Route 66 in the News

Restored Coleman Captures Drama

2010-03-03 21:31:24

MIAMI, Okla. - Barbara Smith is about to go into a frenzy, but she's trying her utmost best not to show it.

The former theater teacher, now executive director, of the Coleman Theatre in Miami, Okla., is at the beginning of a mystery.

"No one is to take anything from this theater unless they ask me," she said only two minutes earlier in a gentle, yet firm voice to the two kind volunteers who watched. Two teenage boys walked into the lobby of the historic theater on Route 66, told them they were "here to pick up something" for somebody and then later walked out with one of two power packs from the stage area.

On the stage, at the moment hiding a painted pastoral backdrop that is as old as the theater itself, is more chaos as men move items back and forth offstage, wondering what happened to the power pack -- specifically, the power pack that supplies power to the theater's lighting and sound systems. Obviously, they aren't cheap.

Smith flicks a switch on the back of an organ to the left of the stage. This isn't just any organ. It's the "Mighty Wurlitzer" pipe organ, warming up and playing a sweet jewelry-box tune as Smith excuses herself to look for more answers.

Enter stage right, a cop. Cue music.

Through with its lullaby, the Mighty Wurlitzer blasts out the ominous theme to "Phantom of the Opera" as if to prove it still has wind enough to shake the chandelier that hung on opening night in 1929. That organ was there then, and it took a lot of work to get it back, to restore the chandelier and just about everything else in the theater that Mr. Coleman built.

And the crew of the Coleman Theatre today, no doubt, will do just as much to get back that power pack.

Talk about drama in the theater.

Built by George L. Coleman, the theater was completed for an opening on April 18, 1929. Miami, on Route 66, and mining and oil were the big industries once Coleman and others discovered zinc and lead in the surrounding areas, including Picher.

Coleman's success meant he would meet and become great friends with the likes of Bing Crosby. He soon decided that Miami should have a splendid theater of its own like those in Tulsa, which are no longer there.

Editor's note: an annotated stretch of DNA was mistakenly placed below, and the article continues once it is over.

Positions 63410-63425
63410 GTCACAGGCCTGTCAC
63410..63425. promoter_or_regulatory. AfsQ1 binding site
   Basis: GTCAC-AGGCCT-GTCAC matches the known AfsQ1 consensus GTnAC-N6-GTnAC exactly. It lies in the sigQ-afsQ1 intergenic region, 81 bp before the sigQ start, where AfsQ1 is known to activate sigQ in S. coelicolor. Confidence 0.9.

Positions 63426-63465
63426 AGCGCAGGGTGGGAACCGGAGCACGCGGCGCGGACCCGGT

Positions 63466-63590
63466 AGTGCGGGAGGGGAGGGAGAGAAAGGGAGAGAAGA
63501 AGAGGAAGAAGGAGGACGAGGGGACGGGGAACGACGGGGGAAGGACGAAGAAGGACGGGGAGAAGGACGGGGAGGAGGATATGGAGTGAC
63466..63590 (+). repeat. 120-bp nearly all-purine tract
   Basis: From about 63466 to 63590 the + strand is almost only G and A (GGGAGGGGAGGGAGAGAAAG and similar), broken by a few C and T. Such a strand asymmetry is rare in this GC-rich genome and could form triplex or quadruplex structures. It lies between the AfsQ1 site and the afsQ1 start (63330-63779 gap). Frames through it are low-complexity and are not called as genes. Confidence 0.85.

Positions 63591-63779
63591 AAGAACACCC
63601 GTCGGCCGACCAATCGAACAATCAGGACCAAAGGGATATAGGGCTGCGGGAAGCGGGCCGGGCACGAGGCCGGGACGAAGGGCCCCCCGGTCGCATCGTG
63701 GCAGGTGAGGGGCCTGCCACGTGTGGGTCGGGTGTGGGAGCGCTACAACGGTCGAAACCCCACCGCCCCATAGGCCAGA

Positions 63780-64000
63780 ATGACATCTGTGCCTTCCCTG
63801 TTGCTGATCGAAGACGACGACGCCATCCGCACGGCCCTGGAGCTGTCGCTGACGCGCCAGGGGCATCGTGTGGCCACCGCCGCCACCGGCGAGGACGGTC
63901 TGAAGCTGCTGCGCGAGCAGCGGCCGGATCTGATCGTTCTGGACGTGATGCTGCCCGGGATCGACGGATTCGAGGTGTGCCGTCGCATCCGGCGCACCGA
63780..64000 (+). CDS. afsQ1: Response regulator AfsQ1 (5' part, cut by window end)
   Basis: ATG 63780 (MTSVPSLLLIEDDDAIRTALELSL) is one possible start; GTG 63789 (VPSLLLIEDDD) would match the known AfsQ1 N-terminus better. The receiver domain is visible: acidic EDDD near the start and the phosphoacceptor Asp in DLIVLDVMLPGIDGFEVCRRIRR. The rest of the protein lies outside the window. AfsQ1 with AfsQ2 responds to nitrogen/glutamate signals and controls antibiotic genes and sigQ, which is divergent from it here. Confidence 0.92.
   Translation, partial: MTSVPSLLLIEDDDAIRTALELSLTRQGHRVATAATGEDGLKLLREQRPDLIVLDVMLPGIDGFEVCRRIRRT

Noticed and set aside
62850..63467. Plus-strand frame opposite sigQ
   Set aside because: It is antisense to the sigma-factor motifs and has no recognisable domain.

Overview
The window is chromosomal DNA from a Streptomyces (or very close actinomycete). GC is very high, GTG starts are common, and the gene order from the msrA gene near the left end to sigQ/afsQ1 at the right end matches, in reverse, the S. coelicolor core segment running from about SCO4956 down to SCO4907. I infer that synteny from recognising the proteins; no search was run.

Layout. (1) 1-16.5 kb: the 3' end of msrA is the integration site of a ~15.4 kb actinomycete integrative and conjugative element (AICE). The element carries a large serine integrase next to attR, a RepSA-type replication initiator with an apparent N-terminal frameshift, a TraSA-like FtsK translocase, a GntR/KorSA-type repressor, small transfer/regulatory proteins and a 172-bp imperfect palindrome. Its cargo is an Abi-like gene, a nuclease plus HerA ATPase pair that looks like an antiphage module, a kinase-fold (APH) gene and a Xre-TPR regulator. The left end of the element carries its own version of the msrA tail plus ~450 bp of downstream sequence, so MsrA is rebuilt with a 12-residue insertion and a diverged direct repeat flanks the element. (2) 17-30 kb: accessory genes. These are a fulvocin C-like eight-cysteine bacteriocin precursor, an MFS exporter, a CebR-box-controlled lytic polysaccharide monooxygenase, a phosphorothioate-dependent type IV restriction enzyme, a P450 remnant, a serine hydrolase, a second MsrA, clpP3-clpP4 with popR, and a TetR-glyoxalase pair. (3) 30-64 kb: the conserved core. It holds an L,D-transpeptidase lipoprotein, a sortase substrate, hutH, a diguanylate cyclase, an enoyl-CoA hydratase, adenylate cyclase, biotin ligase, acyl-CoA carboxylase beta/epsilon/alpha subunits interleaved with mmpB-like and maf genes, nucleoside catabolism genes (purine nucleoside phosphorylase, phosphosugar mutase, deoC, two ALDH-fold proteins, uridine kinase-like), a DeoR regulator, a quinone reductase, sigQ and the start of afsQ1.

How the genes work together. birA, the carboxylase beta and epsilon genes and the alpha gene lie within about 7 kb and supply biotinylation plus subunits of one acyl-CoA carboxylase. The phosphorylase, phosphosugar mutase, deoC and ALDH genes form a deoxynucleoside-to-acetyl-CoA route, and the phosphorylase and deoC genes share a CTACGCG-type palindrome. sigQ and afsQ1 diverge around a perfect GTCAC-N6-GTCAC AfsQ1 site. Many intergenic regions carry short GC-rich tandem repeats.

At a cost of $600,000, he built the theater in a mad dash to finish it as soon as possible. Starting life as a vaudeville venue, its massive stage has been graced by celebrities of the day, such as Will Rogers.

When it became apparent that the "talking pictures" that arrived at about the same time were going to stay, the theater was used as a movie hall with the occasional live event taking place.

It stayed that way for most of its existence and was even purchased by a film house company that did everything to "update" the old house and stripped it of its old-time charm.

The gold leaf trim, plaster moldings, stained glass and other touches with 19th-century appeal were gone, and so was the luster.

Eventually, the movie company abandoned the worn-out theater. In 1989, the Coleman family donated the building to the city of Miami, but the city, Smith said, did not want to be responsible for the renovations that were going to be necessary to fix up the old place.

Instead, a nonprofit organization was formed to see to its restoration -- meaning that individuals from the community would have to come together and solve the problem.

They did, and volunteers raised money to make it possible. Most impressive, they volunteered their time to doing the work to restore it themselves, Smith said.

Today, the building at 103 N. Main St. is a heralded tourist attraction picking up most of its notice from those on Route 66 pilgrimages.

On the National Register of Historic Places, the Coleman Theatre is no longer used primarily as a movie house. It was built as a venue for live entertainment, so live theater and arts have returned.

The organ, which had been sold, was tracked down and repurchased.

The magnificent theater house chandelier had been removed long ago and was discovered years later in a barn minus all the glass and crystals.

And the very identifiable carpet -- the original carpet bore the Coleman family crest and was re-created from a surviving piece -- the stage is back to presenting works.

It's home to Miami Little Theatre shows, recitals, theater organ performances, touring musical productions, ballet, opera, mystery tours, jazz and dance band shows and, as always, remains a popular stop on Route 66.

And just as in the many plays that have danced under the stage lights at the Coleman Theatre, every drama has its conclusion -- yes, the power packs were found.

It was all a misunderstanding. But even to this bit of comedy comes a lesson: The community has the final say in what comes and goes, just as it always has.

~Karen Shade, Tulsa World

 

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